They took action against the two elders, because out of their own mouths Daniel had convicted them of bearing false witness; they did to them as they had wickedly planned to do to their neighbour (NRSV).
The story ends with Susanna’s parents and husband praising her good behavior, and Daniel becoming great in the eyes of his people.
Contrasting Susanna with Daniel
The story of Susanna can be divided into two halves. The first half of the story follows a stereotypical literary template. The main characters are two-dimensional figures: the evil elders and the innocent damsel in distress. The second half of Susanna, however, upends these templates. Rather than the good protagonist defeating the evil antagonist, the author keeps Susanna vulnerable and helpless, and brings in a third entity who turns out the be the hero, or deus ex-machina: Daniel.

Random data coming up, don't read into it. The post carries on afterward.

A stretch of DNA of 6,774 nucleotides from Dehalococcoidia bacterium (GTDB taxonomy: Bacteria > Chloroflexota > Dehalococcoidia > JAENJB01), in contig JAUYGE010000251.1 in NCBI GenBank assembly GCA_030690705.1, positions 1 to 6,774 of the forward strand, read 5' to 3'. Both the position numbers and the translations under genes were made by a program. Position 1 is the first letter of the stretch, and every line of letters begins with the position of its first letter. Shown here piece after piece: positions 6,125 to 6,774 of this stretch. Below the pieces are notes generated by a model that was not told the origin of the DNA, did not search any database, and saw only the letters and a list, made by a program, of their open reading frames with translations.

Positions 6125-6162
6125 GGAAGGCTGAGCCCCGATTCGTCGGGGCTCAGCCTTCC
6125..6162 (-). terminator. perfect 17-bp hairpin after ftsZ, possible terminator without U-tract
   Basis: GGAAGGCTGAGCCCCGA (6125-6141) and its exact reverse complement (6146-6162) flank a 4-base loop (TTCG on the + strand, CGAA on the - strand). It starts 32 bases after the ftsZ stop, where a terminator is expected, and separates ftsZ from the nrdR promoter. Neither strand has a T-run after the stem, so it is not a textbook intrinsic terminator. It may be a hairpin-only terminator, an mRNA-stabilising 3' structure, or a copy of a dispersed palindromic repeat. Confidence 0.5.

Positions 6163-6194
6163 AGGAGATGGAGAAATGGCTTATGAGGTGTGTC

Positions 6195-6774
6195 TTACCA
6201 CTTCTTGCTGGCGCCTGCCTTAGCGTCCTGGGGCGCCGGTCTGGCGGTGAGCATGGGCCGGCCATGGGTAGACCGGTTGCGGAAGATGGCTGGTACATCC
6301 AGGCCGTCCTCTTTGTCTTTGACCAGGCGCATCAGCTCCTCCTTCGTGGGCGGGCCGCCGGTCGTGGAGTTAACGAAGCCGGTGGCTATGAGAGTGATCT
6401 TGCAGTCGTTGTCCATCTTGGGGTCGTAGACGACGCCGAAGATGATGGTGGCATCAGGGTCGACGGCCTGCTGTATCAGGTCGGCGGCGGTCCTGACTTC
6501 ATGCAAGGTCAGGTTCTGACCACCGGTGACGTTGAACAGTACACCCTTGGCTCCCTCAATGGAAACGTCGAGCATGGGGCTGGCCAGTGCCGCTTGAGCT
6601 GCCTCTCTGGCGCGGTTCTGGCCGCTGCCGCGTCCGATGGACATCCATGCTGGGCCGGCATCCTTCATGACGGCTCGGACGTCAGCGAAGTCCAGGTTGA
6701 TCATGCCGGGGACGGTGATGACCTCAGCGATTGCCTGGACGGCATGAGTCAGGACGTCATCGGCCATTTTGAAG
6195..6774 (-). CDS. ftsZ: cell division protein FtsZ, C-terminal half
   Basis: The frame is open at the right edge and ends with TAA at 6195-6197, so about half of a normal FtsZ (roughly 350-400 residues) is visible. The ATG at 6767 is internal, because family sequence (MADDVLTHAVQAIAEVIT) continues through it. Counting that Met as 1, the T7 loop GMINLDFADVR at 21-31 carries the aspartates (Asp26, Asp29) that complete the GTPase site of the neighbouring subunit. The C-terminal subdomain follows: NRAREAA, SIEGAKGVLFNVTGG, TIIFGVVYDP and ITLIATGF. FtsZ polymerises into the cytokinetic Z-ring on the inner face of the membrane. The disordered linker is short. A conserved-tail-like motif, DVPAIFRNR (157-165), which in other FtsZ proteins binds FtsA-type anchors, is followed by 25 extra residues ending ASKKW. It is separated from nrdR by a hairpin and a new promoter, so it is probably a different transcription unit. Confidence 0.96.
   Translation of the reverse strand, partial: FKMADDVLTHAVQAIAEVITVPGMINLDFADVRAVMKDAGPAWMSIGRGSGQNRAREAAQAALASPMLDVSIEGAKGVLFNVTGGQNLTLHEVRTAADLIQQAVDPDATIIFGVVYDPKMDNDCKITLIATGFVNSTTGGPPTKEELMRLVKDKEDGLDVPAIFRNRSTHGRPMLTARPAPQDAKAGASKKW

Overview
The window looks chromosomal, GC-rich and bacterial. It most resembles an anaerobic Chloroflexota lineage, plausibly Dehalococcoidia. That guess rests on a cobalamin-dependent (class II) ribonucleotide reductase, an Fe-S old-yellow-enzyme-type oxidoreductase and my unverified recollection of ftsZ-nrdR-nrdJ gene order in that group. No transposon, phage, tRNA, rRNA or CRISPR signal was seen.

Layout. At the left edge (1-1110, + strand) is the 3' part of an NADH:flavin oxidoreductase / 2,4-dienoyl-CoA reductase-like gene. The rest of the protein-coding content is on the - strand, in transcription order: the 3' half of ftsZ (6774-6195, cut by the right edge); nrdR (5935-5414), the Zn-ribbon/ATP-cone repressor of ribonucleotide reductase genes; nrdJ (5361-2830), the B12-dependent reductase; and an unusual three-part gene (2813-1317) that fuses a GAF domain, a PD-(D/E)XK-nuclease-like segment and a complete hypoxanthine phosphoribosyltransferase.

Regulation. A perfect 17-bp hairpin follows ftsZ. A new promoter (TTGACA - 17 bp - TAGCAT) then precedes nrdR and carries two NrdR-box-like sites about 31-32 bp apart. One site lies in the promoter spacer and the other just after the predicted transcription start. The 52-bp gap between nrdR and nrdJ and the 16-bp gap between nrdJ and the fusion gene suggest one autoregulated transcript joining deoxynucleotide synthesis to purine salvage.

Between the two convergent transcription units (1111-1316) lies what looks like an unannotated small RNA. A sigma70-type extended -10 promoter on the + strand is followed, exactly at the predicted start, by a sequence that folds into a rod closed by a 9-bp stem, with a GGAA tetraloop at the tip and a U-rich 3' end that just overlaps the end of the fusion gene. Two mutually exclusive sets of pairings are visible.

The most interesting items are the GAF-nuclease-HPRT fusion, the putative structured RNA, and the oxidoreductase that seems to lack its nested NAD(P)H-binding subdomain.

This story is named after Susanna, and it is clear that Susanna stands at the center of the story from start to finish. It is only Susanna, of course, who appears in each scene, and whose beauty galvanizes the entire story. Yet Daniel is the true hero of this story. While Susanna is resigned to her fate, Daniel defies social expectations, spurred on by the spirit awoken inside of him by God. Confident that he can change Susanna’s destiny, Daniel’s proactive behavior shifts the focus of the story from Susanna’s condemnation to Daniel’s unique wisdom.
The author of this story presents both Susanna and Daniel as knowledgeable of the laws of the Torah, but it is only Daniel who is clever enough to use his knowledge of Torah to effect Susanna’s salvation. Susanna’s piety is laudable and her helplessness to be pitied, but it is Daniel’s activism that the reader is meant to admire.
Fitting Susanna into the Genre of “Daniel Stories”